hang on there
while i'm actually *not* necessarily against your proposal for
providers to "just take over," i do think you're being a bit
rash. specifically, if you want to do something like this,
why not actually propose the *way* that the "seized" addresses
would be allocated such that your proposal results in a *less*
chaotic future? for example, why not try a test run of some
of the market-based approaches others have suggested? the most
promising one, in my opinion, is scott huddle's proposal for a
market for both addresses and routing table slots; registries
(which cover the address part) would simply record who has
what address while the providers (and whatever other third-
party businesses which might spring up) would deal with the
routing slot part. this assumes certain mechanisms within
bgp (or some other ~routing protocol) to reserve slots (kind
of like an RSVP for routing [as opposed to forwarding]), but
i think some of the direct implications, as well as some of
the fallout, would be very good and would show the internet
maturing as a service. i also think it would help technically
by forcing us to answer the question: "given a time and a
technology, what does 'full' mean for a routing table?"
in other words, if you're gonna take over the world, don't
just do more of the same...
just my US$0.02
> Let me add a word to Brett's comments. This IS a world-scale
> If a LARGE GROUP OF NETWORK PROVIDERS (that's us, btw, nanog),
> decided TOMORROW that WE will assign address space and route to
> it, there is no force in the world that will charge for it, or
> be able to change it.
> Here's the Ehud Scenario:
> 1. Tomorrow Paul Vixie gets a pirate hair up his dec alpha
> and puts in 64.in-addr.arpa. through 126.in-addr.arpa.
> in F.
> 2. We start assigning nets from this block (64/8-126/8).
> 3. We start routing to this block (ok, I don't own a backbone
> yet, but let me use "we" meaning nanog for now
> Is this unlawful? No. There's no law about announcing routes,
> nor about delegating them in private internets. For practical
> purposes, NANOG members form a private internet.
> Is this unethical? Some would say 'Sure, only the InterNIC and
> IANA can assign IP addresses.' Some tell me this thinking is
> obsolete. Jim Fleming would salivate, and Karl Deninger would
> laugh. Well, maybe.
> Is this impractical? I dunno. I figure we could bribe Paul with
> $ 2000 per assignment regardless of size (after all, two NS entries
> are all the same cost). After about 52 /24s, he'd double his
> yearly retainer income (all figures guesses with no real basis)
> and probably be able to retire to Caymans. (That's a Brett Scenario).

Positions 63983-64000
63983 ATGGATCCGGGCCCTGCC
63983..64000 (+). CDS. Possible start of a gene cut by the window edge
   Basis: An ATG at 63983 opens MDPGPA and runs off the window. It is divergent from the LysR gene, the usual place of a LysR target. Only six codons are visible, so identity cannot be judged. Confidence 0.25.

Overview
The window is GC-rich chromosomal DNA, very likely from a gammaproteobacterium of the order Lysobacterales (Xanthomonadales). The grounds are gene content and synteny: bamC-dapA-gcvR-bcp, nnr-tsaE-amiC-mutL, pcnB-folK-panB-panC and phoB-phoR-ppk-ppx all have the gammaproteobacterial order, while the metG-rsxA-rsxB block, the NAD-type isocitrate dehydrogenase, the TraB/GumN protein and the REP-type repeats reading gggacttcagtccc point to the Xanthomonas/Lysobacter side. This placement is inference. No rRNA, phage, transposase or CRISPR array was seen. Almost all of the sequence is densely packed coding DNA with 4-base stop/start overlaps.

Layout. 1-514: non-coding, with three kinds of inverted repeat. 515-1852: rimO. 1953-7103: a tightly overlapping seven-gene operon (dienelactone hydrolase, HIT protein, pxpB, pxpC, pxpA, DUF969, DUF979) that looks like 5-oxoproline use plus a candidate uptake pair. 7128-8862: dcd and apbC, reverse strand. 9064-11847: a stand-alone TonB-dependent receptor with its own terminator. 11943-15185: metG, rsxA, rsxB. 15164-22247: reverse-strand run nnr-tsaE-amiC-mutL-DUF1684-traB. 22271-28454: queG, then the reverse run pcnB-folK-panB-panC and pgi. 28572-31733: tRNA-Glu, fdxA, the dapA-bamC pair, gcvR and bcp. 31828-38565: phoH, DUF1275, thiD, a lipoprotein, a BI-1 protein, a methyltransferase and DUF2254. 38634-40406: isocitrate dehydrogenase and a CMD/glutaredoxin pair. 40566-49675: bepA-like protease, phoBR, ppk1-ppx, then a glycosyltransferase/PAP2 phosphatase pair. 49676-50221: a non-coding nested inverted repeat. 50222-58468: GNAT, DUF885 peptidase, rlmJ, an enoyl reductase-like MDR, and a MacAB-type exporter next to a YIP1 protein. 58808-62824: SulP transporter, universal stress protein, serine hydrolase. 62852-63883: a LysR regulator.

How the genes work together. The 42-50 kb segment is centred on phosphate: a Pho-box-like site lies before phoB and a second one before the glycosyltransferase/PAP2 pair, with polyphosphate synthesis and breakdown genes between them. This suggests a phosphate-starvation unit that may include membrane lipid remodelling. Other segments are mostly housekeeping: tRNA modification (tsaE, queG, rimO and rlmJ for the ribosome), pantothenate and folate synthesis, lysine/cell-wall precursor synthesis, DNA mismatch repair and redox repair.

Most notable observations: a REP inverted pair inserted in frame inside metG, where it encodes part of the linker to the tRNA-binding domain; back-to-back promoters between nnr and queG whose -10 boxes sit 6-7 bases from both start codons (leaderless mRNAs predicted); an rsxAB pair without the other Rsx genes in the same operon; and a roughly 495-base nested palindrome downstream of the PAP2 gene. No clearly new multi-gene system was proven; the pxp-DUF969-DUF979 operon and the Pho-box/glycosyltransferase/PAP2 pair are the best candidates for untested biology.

> Oh yeah, it's my idea, so I want anyone who gets an allocation from
> this scheme to send me a bottle of single-malt Scotch.
> Let me know if I've left something out.
> p.s. If I've pissed off anybody in this post, send me a private
> note via us mail. Be sure to include a bottle of single malt
> Scotch or your note will be returned. Just like email to admin@cr
> >So that I'm not misunderstood let me say this:
> >1: I do not neccessarily agree with the sale of IPs, personally, I don't
> >think its a good idea
> >2: This is a real world economy now, outdated academic practices which are
> >currently being enforced are as wrong as the sale of IPs.
> >3: Wether you, ARIN, or anyone else likes it or not, IPs are for all intent
> >and purposes a resellable commodity, otherwise ARIN et all can (ala Jim
> >Flemming) be called on as being a Monopoly.
> >4: The simple fact of the matter is that the RFCs are not at any time, the
> >law of the land. They are at best guidelines and good ideas set down for
> >others to follow, but there is no rule stating that you _must_ follow them.
> >5: Before you start chasing wild geese selling Class B address space I
> >suggest you go back and check on all those folks that got space long before
> >there were any 'restrictions and justifications'. I have no doubt that ther
> >is a veritable feast of IPs sitting unused at MIT, USC, and other such
> >institutions that would be better used elsewhere instead of sitting in a
> >corner like a dusty grad student.
> >6: Finally and most importantly, stop pretending you still live in the worl
> >of happy academia where everyone is willing to follow the rules you set dow
> >just because you're the proffessor and they're the student. This just does
> >not work anymore, you may scoff at people like Jim Flemming but for each on
> >you knock down there is another one to learn from his mistakes and take his
> >place. Do not pretend you can sit idle and call people who don't fall in
> >line behind you names so that you can sit back in your dusty chair and
> >pretend nothing is wrong. The internet as a whole is growing at an unthough
> >of pace and your failure to keep up will not be fixed by being tight assed
> >and making it harder on those that follow. Eventually someone else will tak
> >the forefront and throw you off your high horse like yesterdays newspaper.
> >You purport to be leaders of the internet, then its about time you acted
> >like it and start to solve the problems instead of trying to make the
> >problems go away by being ignorant of reality.
> >[-] Brett L. Hawn (blh @ nol dot net)
> >[-] Networks On-Line - Houston, Texas
> >[-] 713-467-7100